Nerve agents wreak havoc on your brain and body - here's how they work and why they're so lethal
- Chemical weapons called nerve agents were likely used in the attempted murder of Sergei Skripal, a former Russian spy, and his daughter Yulia.
- The chemicals attack the spaces between nerves and muscles to overwhelm essential bodily functions.
- Victims may stop their breathing and convulse, which can lead to death.
Nerve agents kill victims with gruesome efficiency - after triggering unconscionable suffering through their powerful poisoning effects.
UK authorities now think nerve agents were used in the attempted murder of former Russian spy Sergei Skripal and his daughter Yulia.
On Sunday, passers-by found the two collapsed on a public bench. Paramedics rushed them a nearby hospital, where they remain in critical condition as of Thursday.
The BBC reported that a "very rare" nerve agent was used against the Skripals. So it was probably not one of the five most common: tabun, sarin, soman, GF, and VX. (North Korean leader Kim Jong Un is accused of having his agents use VX in the 2017 assassination of his half-brother, Kim Jong Nam.)
In pure form, each agent a colorless and mostly odorless liquid. Any nerve agent can affect a person through the skin, breathing, ingestion, or all three routes, depending on how it's used. For example, VX resembles a thick oil but dissolves in water (a drop killed Kim Jong Nam), while sarin (which was spread over a Syria's Idlib province on April 4, 2017) quickly evaporates into the air.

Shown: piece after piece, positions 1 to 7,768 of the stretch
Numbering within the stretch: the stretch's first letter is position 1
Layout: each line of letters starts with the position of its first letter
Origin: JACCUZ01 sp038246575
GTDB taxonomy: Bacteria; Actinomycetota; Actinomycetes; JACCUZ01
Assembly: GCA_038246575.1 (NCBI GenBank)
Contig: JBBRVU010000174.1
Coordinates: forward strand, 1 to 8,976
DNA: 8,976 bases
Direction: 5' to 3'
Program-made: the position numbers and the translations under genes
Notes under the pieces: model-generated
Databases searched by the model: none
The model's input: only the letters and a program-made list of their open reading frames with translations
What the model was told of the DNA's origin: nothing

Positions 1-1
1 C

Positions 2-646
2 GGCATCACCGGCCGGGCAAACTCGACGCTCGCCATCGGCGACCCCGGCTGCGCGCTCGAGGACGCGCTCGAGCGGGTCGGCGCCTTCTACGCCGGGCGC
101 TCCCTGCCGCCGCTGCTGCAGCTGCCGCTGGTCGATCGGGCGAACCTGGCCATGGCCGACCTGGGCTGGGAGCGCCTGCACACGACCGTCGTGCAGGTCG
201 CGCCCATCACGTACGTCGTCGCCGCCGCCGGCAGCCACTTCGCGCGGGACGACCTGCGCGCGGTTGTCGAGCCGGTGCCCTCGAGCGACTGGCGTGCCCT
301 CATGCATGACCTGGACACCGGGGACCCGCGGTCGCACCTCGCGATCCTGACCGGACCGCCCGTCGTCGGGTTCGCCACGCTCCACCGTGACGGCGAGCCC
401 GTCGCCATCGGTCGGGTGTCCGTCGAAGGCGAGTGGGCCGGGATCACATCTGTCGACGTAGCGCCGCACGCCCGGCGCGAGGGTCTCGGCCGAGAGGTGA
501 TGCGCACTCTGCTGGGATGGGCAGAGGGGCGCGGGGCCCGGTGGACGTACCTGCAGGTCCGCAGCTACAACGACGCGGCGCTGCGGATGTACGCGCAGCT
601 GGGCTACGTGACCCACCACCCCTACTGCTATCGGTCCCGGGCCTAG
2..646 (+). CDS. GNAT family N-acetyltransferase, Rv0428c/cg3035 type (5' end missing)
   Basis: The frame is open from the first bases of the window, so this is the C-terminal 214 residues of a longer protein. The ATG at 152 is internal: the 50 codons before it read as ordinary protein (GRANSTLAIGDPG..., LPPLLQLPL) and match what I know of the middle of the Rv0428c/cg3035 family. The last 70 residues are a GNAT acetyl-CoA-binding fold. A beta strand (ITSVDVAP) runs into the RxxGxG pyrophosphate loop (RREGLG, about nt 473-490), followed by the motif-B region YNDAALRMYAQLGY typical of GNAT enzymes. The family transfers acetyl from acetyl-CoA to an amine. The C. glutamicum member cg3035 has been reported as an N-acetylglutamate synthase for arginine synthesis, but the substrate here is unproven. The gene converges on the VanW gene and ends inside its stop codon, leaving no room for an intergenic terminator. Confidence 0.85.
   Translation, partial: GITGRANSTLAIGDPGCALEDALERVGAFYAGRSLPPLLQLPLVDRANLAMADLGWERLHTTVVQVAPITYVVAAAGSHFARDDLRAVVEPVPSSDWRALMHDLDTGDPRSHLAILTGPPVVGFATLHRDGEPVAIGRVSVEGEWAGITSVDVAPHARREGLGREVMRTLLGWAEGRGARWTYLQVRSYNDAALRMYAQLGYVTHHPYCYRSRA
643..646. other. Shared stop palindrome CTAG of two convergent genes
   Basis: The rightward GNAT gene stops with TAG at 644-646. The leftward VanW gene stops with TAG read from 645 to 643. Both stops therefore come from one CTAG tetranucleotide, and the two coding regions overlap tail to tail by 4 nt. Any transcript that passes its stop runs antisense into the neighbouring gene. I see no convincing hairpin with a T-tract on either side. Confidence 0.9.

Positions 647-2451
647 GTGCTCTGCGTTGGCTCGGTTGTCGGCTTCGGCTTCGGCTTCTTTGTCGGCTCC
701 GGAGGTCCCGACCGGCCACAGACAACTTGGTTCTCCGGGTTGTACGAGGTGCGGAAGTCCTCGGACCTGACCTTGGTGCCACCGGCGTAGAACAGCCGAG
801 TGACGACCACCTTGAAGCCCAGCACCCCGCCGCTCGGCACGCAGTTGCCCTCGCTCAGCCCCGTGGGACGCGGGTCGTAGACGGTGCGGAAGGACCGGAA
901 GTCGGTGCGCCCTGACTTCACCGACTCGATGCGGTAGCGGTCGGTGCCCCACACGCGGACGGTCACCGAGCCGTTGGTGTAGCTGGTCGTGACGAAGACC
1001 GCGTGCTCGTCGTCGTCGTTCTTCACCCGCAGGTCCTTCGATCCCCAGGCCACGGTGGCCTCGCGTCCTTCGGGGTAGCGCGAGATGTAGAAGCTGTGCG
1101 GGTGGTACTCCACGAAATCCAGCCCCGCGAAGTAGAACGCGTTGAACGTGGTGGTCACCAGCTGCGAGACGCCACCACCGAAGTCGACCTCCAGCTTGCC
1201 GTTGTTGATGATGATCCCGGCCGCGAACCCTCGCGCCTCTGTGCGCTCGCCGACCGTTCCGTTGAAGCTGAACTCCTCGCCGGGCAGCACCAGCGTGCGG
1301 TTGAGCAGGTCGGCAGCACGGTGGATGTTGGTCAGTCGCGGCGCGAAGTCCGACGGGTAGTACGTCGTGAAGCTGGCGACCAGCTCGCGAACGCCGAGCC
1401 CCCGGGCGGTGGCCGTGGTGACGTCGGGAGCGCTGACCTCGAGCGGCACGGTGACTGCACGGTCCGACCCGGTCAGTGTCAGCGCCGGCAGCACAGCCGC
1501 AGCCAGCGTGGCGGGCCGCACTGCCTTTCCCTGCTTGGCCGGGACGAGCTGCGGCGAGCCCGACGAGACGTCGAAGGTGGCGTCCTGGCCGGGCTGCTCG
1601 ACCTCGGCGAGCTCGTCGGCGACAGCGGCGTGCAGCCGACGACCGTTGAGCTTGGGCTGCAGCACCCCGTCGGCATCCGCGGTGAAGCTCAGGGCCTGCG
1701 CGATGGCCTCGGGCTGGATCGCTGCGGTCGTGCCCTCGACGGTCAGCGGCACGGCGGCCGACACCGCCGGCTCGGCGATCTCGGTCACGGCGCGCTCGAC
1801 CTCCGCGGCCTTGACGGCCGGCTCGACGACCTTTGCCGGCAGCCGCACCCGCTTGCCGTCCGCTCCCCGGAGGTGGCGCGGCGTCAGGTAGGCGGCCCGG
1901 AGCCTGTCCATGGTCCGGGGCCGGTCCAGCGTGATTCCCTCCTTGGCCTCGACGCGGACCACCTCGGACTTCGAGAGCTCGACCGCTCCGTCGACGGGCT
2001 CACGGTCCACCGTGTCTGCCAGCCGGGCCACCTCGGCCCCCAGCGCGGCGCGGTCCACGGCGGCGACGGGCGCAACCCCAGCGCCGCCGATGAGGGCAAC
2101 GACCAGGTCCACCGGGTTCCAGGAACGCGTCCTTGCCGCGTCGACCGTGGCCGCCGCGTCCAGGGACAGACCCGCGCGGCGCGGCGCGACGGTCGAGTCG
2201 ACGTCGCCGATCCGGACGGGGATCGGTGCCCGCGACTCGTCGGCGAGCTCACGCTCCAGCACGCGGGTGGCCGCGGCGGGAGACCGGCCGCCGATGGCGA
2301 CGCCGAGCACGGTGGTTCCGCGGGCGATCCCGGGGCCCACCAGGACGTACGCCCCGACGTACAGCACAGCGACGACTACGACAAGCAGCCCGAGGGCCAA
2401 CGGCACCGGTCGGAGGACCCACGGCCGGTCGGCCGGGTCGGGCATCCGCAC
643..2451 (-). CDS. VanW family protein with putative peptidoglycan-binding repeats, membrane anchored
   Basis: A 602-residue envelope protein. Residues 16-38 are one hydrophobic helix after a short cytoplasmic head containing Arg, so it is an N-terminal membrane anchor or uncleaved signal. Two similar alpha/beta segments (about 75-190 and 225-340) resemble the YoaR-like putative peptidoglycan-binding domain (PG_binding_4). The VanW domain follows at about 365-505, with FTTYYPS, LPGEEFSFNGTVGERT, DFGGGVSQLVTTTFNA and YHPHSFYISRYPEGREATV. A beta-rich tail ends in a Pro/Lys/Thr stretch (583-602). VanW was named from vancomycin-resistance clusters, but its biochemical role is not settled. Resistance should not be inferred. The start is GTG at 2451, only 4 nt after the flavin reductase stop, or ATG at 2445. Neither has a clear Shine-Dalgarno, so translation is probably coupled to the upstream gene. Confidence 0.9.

How nerve agents attack the body and brain
These two graphics illustrate what nerve agents do to the body and how they work.
Diana Yukari/Business Insider
To produce these symptoms, nerve agents attack the body's cholinergic system, which is used to transmit signals between the brain and muscle tissues.
The chemicals specifically target an enzyme that drifts in the spaces, or synapses, between nerve cells and muscle cells. There, they persist and constantly trigger muscles into overdrive.
This can paralyze victims, stop their breathing, and trigger convulsions, all of which can lead to death.
Diana Yukari/Business Insider
- Mehmet Oz says he was 'exhausted' when he filmed viral 'Wegner's' gaffe, adding it's not a big deal because 'I've gotten my kids' names wrong as well'
- Life and times of Rakesh Jhunjhunwala — the man behind the trader
- A 29-year-old woman found a mark on her head and was diagnosed with a fungal infection. It turned out to be invasive skin cancer.
- GenZs, millennials are turning to thrift stores to upgrade their wardrobe while saving the environment
- Hit and earn: Indian cricket fans can win as much as $500 a day playing cricket in the metaverse
- Syrma SGS Technology IPO: Last day to subscribe, grey market premiums at ₹25
- Indians are buying more pre-owned cars: Scorpio, Fortuner among the top picks
- Shimla stipulated 75 ponds Amrit Sarovar for water conservation to mark Azadi Ka Amrit Mahotsav